The Vicar of Wakefield, Oliver Goldsmith. New York: Penguin Classics, 1986 (originally published in 1766).
Summary: The “memoir” of the vicar, who experiences a series of financial and family disasters, ending up in prison, and how matters resolved themselves.
It was one of the most popular novels of the eighteenth century, and were it not for the poverty of Oliver Goldsmith and the efforts of his friend, Samuel Johnson, it might not have seen the light of day:
“I received one morning a message from poor Goldsmith that he was in great distress, and, as it was not in his power to come to me, begging that I would come to him as soon as possible. I sent him a guinea, and promised to come to him directly. I accordingly went as soon as I was dressed, and found that his landlady had arrested him for his rent, at which he was in a violent passion: I perceived that he had already changed my guinea, and had a bottle of Madeira and a glass before him. I put the cork into the bottle, desired he would be calm, and began to talk to him of the means by which he might be extricated. He then told me he had a novel ready for the press, which he produced to me. I looked into it and saw its merit; told the landlady I should soon return; and, having gone to a bookseller, sold it for sixty pounds. I brought Goldsmith the money, and he discharged his rent, not without rating his landlady in a high tone for having used him so ill.”Samuel Johnson
The story centers around the memoirs of Dr. Charles Primrose, the vicar of a rural parish, who was well-off due to an invested inheritance, enabling him to donate his “living.” On the eve of his son George’s wedding to wealthy Arabella Wilmot, he receives word that his investor has gone bankrupt and skipped town, leaving the Primroses in poverty. The change in status as well as a theological dispute with the bride’s father result in a breaking of the engagement. Things go from bad to worse. They take refuge on the estate of Squire Thornhill, a notorious womanizer. They turn a thatch roofed home into a comfortable refuge while George seeks to support himself in the city, succeeding as an actor. Both son and father are swindled by a smooth-talking “sharp” losing their remaining animals. The family’s hope turns on securing good husbands for the daughters. Squire Thornhill visit and is drawn to Olivia. Then a mysterious gentleman, Mr. Burchell visits, and rescues Sophia from drowning, but Dr. Primrose is reluctant to trust him.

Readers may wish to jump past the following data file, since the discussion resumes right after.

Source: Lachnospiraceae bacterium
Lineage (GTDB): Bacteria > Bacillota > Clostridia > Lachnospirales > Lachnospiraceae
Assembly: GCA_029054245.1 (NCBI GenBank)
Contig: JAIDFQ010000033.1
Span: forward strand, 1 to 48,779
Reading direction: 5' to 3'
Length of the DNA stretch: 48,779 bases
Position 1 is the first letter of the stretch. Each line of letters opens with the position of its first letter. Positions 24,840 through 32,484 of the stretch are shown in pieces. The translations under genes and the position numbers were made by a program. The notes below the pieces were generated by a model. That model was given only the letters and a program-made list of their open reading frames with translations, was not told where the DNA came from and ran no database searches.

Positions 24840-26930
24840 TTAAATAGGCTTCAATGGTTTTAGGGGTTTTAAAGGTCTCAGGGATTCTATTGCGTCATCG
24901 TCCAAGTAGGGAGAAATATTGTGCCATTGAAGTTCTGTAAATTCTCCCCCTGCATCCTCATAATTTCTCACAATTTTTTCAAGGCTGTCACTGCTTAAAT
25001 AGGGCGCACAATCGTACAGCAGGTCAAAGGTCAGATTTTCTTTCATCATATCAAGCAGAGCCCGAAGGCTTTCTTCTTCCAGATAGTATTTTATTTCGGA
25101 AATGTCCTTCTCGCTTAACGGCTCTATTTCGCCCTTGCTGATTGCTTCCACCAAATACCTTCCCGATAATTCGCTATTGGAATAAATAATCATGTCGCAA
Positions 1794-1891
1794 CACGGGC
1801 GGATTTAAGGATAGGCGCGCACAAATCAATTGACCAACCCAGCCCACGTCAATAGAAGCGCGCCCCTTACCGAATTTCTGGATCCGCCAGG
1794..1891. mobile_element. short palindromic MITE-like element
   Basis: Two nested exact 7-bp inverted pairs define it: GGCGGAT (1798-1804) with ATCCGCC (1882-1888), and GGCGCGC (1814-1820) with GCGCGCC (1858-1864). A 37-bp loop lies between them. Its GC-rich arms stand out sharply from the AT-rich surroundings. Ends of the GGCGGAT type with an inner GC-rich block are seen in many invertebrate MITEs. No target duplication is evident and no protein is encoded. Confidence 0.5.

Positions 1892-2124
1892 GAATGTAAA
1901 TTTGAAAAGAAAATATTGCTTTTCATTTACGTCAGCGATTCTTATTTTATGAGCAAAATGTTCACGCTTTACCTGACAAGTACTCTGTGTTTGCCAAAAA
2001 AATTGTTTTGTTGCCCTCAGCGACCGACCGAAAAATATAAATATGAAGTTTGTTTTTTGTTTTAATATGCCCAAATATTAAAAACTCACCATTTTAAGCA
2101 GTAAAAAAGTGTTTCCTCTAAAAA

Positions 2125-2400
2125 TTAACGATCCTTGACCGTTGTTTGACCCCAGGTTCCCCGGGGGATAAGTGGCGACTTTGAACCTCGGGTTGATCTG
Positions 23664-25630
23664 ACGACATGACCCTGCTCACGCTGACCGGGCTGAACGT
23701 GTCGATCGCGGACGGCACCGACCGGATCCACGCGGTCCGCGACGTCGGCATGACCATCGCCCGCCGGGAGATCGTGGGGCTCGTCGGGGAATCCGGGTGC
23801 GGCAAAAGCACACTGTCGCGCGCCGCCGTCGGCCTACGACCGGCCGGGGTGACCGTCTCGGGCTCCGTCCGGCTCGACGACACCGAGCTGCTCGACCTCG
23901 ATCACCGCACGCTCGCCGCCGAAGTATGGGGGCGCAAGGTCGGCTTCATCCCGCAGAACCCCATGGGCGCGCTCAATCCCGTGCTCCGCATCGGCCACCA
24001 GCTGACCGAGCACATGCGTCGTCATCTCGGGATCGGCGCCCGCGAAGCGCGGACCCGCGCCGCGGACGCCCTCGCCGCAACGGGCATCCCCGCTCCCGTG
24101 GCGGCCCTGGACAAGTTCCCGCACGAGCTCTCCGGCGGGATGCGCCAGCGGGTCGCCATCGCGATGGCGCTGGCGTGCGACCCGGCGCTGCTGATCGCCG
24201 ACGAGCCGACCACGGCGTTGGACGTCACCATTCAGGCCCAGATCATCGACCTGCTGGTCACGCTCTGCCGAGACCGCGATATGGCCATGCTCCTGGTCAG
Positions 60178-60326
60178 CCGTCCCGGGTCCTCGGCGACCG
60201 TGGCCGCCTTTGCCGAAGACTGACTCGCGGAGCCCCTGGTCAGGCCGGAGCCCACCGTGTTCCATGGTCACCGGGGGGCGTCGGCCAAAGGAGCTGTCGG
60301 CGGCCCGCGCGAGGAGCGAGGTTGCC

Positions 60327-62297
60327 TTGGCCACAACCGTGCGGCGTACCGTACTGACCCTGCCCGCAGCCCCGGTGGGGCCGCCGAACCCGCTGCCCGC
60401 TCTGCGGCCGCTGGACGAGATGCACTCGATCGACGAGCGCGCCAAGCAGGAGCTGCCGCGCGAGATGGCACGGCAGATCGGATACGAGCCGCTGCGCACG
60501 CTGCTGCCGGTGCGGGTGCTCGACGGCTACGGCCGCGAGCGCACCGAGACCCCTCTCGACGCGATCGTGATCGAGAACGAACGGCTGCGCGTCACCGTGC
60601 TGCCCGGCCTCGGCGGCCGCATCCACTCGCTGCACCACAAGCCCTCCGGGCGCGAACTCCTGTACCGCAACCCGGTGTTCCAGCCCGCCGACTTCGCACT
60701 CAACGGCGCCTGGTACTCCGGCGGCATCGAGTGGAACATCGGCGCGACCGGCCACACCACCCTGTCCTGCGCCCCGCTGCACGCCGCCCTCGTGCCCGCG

Thornhill heads off any possibility of George and Arabella getting together by arranging a commission to the West Indies, with Goldsmith agreeing to a note to fund George. Meanwhile, Olivia has been abducted, it being thought, by Mr. Burchell, when in fact it was Thornhill, who arranged a fictitious marriage, a tactic he apparently used with several women. Olivia is rescued by Primrose, but shortly after returning home, the house burns, with Primrose being badly burned on the arm, Thornhill calls the note which Primrose cannot pay, and is thrown into jail, while the violated Olivia grows more and more ill and dies.
This is one of those “sentimental” stories where in the end, all things are righted. I won’t say how but I will tell you that even Olivia lives and a succession of weddings and a restoration of Primrose’s fortunes occurs.
It is kind of like the book of Job without Job’s agonizings. Primrose continues to trust to God’s providence and act with rectitude. While wanting to recover what was lost, he is able to be content with little. Even in jail, he embraces his pitiful surroundings and sets about evangelizing the prisoners.
The other feature of this story is its lightning fast reversals–dramatic changes in a sentence or a paragraph. Goldsmith doesn’t let moss grow under his plot. In the end, things turn out as one might hope, but the series of disasters it takes to get there and the seeming impossibility of undoing them might stretch credulity at points.
This was the only novel Goldsmith wrote but it was a good one. After all, don’t we all like a story where good prevails and all who should, live happily ever after? Life isn’t always like this, perhaps one of the reasons for the timelessness of stories like this.
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